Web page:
Sharing sports clips in the digital age: 6 things you should know

Published 28 June 2016 By: Jonny Madill, Jack Jones


The way sport is being reported, broadcast, accessed and consumed is changing. One notable trend is the emergence of new technology, and in particular social media platforms and networks which allow fans to capture, upload and share short videos of sports content online via websites or apps. 

The phenomenon of using smart devices to watch and share clips of sporting action (whether goals, wickets, tries, sendings off or other incidents) has hit the headlines recently,1 after the England & Wales Cricket Board (ECB) and Sky were successful in their copyright infringement claim against sports mobile social network, Fanatix. The Fanatix platform allowed users to upload short clips of sports broadcast footage recorded from fans' phones.

This blog looks at some of the key issues for sport’s key stakeholders. Whether you’re a sports rights holder or broadcaster, social media platform or network, or a fan with a smart device, here are 6 things to bear in mind.


1. Is uploading a clip recorded from a TV broadcast an infringement?

Broadcasters of sports events in the UK enjoy copyright protection in transmitted programmes as broadcast works. Fans videoing, editing, uploading and/or distributing clips of sporting action from live footage may therefore be infringing the broadcaster’s copyright.


2. Are sports clips platforms therefore at risk?

Yes, but there are ways of managing this. Sports social networks and digital platforms can get a licence from the relevant content owners to use the content, however this is usually both time consuming and costly. Alternatively, under English law, social media sites and internet service providers (ISPs) are protected from liability when it comes to intellectual property infringement relating to user generated content submissions if:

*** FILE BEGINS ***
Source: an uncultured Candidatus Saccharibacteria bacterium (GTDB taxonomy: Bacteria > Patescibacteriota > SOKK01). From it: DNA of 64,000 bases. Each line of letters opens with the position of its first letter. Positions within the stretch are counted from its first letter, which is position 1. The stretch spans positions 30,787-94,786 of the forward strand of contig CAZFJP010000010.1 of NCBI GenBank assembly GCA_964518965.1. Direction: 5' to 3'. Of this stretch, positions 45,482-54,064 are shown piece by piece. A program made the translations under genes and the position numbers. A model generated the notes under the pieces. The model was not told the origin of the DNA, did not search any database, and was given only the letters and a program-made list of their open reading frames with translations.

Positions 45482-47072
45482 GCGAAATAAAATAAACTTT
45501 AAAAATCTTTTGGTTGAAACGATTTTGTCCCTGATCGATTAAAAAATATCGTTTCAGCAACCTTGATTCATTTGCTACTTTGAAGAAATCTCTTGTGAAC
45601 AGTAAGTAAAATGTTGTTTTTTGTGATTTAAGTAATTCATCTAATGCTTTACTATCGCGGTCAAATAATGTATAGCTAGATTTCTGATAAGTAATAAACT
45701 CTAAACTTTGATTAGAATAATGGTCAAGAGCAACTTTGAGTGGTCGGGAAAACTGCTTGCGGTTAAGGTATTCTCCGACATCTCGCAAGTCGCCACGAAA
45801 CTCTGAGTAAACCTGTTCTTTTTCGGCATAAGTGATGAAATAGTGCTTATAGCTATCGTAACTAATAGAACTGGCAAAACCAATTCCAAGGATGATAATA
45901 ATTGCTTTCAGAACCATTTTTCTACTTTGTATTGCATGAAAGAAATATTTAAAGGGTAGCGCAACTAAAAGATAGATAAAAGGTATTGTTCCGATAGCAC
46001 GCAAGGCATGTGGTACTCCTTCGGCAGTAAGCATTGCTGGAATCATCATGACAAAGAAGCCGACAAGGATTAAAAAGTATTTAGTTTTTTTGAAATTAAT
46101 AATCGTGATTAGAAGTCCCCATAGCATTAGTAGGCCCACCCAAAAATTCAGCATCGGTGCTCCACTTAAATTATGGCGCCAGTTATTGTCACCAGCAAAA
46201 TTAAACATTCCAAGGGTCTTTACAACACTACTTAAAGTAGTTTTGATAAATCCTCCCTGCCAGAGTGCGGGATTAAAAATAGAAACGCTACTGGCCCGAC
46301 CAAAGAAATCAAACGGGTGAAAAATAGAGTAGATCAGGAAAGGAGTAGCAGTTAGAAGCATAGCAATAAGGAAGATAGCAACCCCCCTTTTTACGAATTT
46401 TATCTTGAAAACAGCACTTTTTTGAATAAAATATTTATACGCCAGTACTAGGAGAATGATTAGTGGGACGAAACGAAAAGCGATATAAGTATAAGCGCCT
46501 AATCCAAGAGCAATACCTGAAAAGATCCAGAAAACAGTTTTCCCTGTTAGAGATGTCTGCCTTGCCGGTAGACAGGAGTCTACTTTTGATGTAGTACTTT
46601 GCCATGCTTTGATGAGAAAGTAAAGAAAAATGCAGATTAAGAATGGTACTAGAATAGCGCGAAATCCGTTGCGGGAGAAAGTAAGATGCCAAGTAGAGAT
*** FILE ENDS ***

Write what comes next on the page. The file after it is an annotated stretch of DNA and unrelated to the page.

• the platform does not have actual knowledge of the infringing activity, or is not aware of the circumstances from which the infringing activity is apparent; and
  • having obtained such knowledge or awareness, the platform acted expeditiously to remove the infringing material. 

Principally, platforms should prohibit users (in their T&Cs) from infringing any third party’s IP rights in order to eliminate any risk of being liable themselves and provide sufficient contact details for sports rights holders to notify them of infringing content. 


3. Should an app review content or simply provide a platform for sharing content?

One of the most important issues raised in the recent ECB/Sky decision2 was that of “editorial review”. It is of significance if social media networks decide to editorially review their users’ posts (like Fanatix did), or simply operate as a platform that facilitates users’ sharing of clips. Many sports apps instead have a flagging system and/or effective contact avenues for them to be notified of infringing content. By editorially reviewing content, apps are unable to rely on the E-Commerce Directive “hosting” defence because ultimately they will be deemed to have had knowledge and awareness of the infringing activity.